Incredible Landscapes. Tropea does not exist in a vacuum; the lovely town is one of many along 800 kilometers (500 miles) of the region’s coastline that ranges from dramatic cliffs to wide, sandy beaches. Then there are the mountains down the entire length of the “toe,” the highest, Serra Dolcedorme in the Pollino Massif, reaching 2,267 meters (7,348 feet). Outdoor enthusiasts can enjoy everything from a pleasant walk in the woods to alpine skiing, scuba diving to mountain biking and kitesurfing to hiking historical trails.
Great Food. Calabria is blessed with an abundance of excellent agricultural products and a people who know how to cook them. From a seemingly simple homemade maccheroni with tomato sauce to contemporary dishes incorporating regional specialties, such as the unique bergamot, the sweet Tropea onion or the spicy ‘nduja salami, to name just a few, Calabrian cuisine is esteemed throughout all of Italy. In Calabria si mangia bene. One eats well in Calabria.
Quaint Villages and Attractive Towns. Italy’s architectural appeal lies in its connection to the landscape from which communities appear to grow. Calabria is no exception with medieval town centers that cling to precipices, picturesque castles and towers, churches in all shapes and sizes, and even your occasional modern construction.
Fascinating History and Culture. Calabria has a complex past with a wealth of historical sites and museums that offer everything from prehistoric rock art to Greek and Roman antiquities to folk culture and classic arts. Its geographical location, surrounded by water at the heart of the Mediterranean, has put the region in the path of countless peoples, whether searching out greener pastures, looking to conquer or just passing through. This contact, while at times a challenge, has enriched Calabria’s cultural fabric, the exploration of which could take a lifetime.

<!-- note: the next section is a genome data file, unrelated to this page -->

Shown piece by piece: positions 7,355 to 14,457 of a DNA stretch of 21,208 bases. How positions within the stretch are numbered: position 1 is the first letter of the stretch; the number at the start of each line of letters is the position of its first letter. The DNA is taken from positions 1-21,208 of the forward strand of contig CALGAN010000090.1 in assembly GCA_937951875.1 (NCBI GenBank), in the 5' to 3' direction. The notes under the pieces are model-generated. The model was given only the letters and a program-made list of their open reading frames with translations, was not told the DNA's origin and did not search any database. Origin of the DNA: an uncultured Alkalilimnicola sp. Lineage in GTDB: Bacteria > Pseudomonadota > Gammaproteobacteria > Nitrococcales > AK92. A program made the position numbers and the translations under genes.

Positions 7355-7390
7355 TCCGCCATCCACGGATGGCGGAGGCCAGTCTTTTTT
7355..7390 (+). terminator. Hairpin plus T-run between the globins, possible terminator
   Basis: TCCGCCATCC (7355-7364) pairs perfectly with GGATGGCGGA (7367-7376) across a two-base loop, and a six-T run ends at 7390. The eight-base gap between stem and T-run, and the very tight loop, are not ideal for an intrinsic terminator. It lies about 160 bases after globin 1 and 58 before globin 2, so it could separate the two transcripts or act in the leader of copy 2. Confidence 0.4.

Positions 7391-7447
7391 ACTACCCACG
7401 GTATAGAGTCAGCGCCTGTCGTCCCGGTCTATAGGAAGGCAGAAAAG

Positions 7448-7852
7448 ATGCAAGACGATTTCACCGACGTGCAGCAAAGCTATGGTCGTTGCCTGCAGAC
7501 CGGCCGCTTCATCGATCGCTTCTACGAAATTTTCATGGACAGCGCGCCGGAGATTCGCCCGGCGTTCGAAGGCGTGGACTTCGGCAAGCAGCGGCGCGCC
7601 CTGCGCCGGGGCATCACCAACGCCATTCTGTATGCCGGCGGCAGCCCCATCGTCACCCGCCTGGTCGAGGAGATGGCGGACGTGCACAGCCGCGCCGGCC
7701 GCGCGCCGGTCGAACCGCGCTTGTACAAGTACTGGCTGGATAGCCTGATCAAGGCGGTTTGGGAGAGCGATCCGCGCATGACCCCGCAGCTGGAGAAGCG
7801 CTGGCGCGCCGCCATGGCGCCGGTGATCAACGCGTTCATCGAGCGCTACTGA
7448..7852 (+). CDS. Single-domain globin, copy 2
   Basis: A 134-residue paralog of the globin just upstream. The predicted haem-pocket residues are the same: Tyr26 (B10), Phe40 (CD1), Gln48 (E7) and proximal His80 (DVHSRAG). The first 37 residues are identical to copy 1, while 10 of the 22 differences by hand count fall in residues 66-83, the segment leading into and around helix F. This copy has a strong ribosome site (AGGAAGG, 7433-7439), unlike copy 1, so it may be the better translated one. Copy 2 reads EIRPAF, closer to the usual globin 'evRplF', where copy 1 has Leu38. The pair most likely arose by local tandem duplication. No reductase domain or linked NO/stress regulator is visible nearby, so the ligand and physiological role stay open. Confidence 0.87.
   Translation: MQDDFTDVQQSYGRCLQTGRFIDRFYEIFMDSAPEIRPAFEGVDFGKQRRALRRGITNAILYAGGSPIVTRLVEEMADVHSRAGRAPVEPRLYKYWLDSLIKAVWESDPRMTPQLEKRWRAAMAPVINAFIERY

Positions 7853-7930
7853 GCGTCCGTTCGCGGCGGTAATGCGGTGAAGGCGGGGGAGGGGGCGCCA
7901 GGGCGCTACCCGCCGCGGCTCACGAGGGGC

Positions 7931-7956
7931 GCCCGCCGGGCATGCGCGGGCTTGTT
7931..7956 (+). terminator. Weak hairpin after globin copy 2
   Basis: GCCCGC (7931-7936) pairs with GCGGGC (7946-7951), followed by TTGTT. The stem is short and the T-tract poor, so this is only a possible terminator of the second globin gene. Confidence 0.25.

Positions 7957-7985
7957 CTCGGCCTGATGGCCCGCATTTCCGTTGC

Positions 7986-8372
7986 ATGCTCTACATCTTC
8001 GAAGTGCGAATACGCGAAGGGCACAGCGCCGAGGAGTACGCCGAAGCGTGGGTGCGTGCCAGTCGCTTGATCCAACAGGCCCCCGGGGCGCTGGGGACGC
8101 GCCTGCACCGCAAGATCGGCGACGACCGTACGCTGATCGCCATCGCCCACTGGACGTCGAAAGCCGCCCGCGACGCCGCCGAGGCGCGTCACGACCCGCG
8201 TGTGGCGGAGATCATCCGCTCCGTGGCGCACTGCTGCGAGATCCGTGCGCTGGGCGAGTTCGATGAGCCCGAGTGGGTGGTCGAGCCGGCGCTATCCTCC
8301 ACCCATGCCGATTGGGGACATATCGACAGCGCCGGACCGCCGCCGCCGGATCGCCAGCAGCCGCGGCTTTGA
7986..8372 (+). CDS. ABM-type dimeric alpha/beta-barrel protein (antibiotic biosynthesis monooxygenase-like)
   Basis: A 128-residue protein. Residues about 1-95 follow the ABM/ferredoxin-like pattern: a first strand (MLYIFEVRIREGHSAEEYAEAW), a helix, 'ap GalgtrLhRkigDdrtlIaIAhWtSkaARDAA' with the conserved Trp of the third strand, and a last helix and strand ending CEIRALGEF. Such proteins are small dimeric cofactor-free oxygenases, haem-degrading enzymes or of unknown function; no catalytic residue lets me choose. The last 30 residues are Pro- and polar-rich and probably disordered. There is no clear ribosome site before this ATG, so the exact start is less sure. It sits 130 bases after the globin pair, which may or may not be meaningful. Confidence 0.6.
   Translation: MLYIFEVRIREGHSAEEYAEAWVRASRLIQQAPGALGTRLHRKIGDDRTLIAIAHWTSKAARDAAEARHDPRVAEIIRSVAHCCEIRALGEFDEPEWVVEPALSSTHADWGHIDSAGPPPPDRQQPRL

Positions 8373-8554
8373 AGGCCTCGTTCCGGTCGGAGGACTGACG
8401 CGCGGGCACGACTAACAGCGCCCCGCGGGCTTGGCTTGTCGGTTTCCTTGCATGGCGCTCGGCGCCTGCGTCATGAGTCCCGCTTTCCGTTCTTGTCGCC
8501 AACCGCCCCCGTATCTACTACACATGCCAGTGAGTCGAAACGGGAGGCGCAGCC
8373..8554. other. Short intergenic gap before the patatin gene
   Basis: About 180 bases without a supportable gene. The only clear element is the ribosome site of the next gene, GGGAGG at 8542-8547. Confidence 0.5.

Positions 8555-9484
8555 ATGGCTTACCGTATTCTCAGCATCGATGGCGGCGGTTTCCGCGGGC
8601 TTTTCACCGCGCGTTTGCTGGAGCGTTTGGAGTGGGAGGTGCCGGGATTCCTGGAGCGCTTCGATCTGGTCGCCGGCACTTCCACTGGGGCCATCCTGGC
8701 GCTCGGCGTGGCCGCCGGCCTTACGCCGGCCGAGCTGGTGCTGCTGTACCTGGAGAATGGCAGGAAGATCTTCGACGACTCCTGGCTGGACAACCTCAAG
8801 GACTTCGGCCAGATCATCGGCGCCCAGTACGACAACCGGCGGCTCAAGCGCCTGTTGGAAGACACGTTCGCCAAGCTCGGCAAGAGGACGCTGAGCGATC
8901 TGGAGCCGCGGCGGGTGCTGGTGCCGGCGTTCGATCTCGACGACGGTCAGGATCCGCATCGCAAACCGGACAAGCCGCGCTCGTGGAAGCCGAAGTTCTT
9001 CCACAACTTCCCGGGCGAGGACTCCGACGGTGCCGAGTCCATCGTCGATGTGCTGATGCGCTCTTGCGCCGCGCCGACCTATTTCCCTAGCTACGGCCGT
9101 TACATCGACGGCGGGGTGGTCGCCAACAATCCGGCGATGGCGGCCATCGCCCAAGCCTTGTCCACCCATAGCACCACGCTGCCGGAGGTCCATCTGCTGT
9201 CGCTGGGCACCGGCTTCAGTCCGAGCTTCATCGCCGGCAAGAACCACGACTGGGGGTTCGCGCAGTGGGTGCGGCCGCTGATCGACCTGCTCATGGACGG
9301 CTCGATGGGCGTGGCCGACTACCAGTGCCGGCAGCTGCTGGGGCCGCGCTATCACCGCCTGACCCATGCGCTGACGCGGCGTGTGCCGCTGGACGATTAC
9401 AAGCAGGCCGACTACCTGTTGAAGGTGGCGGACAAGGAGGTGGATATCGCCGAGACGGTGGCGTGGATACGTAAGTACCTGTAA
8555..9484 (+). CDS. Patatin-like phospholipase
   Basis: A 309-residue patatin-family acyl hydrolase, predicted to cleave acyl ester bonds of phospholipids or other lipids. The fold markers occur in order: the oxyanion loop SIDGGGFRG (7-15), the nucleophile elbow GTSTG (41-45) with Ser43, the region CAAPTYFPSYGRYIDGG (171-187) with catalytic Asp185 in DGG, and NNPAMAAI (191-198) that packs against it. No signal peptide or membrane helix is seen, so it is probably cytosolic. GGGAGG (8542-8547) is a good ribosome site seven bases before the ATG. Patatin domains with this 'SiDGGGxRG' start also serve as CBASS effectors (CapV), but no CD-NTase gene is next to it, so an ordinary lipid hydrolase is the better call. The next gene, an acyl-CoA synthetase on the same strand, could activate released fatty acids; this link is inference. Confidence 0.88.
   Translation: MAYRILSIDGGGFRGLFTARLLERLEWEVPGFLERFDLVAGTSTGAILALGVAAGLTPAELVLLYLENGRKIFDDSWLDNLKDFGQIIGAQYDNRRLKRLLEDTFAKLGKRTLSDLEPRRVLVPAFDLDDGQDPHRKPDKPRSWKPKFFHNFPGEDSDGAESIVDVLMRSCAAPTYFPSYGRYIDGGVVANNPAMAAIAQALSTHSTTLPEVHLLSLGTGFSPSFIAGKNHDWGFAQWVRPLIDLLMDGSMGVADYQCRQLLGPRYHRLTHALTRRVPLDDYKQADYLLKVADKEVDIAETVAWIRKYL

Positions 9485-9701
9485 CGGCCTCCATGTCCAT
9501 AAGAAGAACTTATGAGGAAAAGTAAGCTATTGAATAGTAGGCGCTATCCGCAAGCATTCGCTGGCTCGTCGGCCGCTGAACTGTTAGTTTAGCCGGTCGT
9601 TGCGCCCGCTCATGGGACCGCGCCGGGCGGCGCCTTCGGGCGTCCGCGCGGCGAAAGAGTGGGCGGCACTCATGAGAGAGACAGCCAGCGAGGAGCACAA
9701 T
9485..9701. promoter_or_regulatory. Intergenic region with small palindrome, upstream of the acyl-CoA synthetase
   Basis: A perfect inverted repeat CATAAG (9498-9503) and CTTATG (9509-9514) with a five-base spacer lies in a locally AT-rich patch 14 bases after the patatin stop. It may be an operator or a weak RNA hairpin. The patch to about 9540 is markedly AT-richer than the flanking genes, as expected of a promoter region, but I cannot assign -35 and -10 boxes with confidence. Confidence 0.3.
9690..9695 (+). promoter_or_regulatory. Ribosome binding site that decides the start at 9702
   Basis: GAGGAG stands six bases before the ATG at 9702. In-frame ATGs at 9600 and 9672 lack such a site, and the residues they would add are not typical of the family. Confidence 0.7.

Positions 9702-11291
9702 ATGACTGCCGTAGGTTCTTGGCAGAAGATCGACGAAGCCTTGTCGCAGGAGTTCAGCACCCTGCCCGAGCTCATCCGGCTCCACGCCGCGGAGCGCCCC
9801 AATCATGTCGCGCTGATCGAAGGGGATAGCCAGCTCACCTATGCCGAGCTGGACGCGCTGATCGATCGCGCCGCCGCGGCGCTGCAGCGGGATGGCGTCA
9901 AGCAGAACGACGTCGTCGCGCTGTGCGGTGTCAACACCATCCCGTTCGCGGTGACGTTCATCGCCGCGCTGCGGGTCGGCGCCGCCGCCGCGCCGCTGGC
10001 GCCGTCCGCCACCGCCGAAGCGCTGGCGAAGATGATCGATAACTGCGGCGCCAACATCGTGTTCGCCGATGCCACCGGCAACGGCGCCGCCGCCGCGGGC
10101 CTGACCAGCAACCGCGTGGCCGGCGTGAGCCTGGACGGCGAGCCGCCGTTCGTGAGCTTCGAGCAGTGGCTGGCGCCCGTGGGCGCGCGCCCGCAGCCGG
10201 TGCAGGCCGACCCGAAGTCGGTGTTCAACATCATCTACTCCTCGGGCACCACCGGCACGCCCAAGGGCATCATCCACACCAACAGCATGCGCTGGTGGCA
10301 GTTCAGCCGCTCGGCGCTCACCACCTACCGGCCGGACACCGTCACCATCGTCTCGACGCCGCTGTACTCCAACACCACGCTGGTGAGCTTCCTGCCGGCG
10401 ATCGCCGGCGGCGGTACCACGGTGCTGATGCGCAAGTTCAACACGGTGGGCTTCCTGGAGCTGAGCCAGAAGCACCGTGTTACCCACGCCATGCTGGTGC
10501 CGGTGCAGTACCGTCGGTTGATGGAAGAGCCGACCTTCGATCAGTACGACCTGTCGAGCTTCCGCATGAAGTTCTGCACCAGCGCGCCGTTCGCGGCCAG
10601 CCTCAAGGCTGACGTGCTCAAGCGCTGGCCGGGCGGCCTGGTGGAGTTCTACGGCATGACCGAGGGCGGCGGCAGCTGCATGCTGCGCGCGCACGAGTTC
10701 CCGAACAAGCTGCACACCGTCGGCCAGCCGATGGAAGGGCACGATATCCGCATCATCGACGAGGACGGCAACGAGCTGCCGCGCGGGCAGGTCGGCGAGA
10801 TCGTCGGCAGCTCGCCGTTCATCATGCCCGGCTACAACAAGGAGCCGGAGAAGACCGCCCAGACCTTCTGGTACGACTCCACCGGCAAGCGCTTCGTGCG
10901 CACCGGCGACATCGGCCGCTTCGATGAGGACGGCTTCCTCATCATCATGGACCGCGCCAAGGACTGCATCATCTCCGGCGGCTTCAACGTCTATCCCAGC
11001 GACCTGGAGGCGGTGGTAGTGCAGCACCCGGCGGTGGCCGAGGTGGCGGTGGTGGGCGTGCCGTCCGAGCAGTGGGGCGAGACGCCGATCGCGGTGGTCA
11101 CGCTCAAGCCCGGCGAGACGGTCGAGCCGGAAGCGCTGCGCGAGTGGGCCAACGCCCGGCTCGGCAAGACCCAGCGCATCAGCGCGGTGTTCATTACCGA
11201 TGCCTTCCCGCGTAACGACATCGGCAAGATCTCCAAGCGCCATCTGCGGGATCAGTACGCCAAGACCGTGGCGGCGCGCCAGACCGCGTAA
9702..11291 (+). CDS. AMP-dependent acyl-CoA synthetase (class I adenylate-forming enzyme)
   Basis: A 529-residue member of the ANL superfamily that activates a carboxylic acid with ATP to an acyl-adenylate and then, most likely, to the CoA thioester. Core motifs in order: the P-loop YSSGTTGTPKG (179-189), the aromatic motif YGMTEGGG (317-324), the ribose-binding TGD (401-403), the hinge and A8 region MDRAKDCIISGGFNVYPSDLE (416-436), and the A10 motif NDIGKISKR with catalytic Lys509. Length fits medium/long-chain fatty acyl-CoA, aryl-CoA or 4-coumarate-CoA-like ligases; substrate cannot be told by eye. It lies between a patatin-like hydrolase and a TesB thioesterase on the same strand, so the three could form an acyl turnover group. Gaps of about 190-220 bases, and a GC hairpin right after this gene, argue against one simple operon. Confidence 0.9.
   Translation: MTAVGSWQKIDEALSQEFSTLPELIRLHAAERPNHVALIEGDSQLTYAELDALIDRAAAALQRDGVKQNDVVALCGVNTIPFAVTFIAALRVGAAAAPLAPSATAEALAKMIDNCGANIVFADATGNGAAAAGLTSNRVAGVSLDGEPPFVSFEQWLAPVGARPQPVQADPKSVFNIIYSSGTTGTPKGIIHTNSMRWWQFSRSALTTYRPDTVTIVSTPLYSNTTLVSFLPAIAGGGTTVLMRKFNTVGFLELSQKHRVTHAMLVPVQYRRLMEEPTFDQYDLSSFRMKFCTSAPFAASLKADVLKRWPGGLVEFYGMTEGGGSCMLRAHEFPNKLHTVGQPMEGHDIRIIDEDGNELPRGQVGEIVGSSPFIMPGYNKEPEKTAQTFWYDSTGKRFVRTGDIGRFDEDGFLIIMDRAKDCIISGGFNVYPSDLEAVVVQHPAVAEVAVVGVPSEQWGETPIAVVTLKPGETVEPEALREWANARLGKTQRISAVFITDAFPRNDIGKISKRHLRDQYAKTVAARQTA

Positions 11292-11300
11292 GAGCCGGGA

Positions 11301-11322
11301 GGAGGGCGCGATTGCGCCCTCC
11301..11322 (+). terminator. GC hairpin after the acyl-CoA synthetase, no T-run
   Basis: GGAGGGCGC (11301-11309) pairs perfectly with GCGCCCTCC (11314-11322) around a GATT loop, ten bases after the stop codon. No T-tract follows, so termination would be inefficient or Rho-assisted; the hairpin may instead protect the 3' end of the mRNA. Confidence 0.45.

Warm Hospitality. Calabrians are welcoming and appreciative of travelers to their region. Does everyone in the service industry speak English? Absolutely not. And that’s part of the charm.
MORE INFORMATION ON A CALABRIAN VACATION
My book and blog have an abundance of information about the region. Calabria: The Other Italy, which shares my experiences living, working and traveling throughout the area, gives a good overview, while my Italian blog has over 100 posts full of details and photos about specific topics.
If you’re thinking of traveling to the region, check out the itineraries of my small-group cultural tours, as organized programs to lesser-known places are often the best option. In Rome, for example, you can show up for the 10 a.m. English-language museum visit or sign on to an evening walking tour without enrolling in a complete package. Off the beaten path, it isn’t profitable to have guides available for whenever a tourist happens to walk in, not to mention multi-lingual guides. For this reason, a tour may often be the only choice for a traveler interested in exploring the culture.
So consider Calabria for your next vacation. It’s Italy without the crowds.
(Blogpost cover photo: Scilla on the Strait of Messina north of Reggio)